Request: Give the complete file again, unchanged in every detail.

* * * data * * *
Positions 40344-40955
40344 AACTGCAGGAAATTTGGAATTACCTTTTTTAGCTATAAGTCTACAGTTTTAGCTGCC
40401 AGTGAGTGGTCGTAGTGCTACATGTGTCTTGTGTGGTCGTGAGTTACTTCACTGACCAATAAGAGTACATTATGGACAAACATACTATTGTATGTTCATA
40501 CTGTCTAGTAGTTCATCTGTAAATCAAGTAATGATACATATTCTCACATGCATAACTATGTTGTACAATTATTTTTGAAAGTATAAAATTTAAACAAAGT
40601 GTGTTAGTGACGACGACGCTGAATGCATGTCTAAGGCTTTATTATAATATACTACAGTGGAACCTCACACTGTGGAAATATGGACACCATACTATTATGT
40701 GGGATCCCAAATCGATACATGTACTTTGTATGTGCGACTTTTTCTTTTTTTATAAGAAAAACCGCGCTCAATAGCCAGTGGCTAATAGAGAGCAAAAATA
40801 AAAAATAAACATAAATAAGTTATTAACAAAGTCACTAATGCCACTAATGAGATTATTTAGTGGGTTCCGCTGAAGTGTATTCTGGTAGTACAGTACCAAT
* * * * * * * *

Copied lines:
Positions 40344-40955
40344 AACTGCAGGAAATTTGGAATTACCTTTTTTAGCTATAAGTCTACAGTTTTAGCTGCC
40401 AGTGAGTGGTCGTAGTGCTACATGTGTCTTGTGTGGTCGTGAGTTACTTCACTGACCAATAAGAGTACATTATGGACAAACATACTATTGTATGTTCATA
40501 CTGTCTAGTAGTTCATCTGTAAATCAAGTAATGATACATATTCTCACATGCATAACTATGTTGTACAATTATTTTTGAAAGTATAAAATTTAAACAAAGT
40601 GTGTTAGTGACGACGACGCTGAATGCATGTCTAAGGCTTTATTATAATATACTACAGTGGAACCTCACACTGTGGAAATATGGACACCATACTATTATGT
40701 GGGATCCCAAATCGATACATGTACTTTGTATGTGCGACTTTTTCTTTTTTTATAAGAAAAACCGCGCTCAATAGCCAGTGGCTAATAGAGAGCAAAAATA
40801 AAAAATAAACATAAATAAGTTATTAACAAAGTCACTAATGCCACTAATGAGATTATTTAGTGGGTTCCGCTGAAGTGTATTCTGGTAGTACAGTACCAAT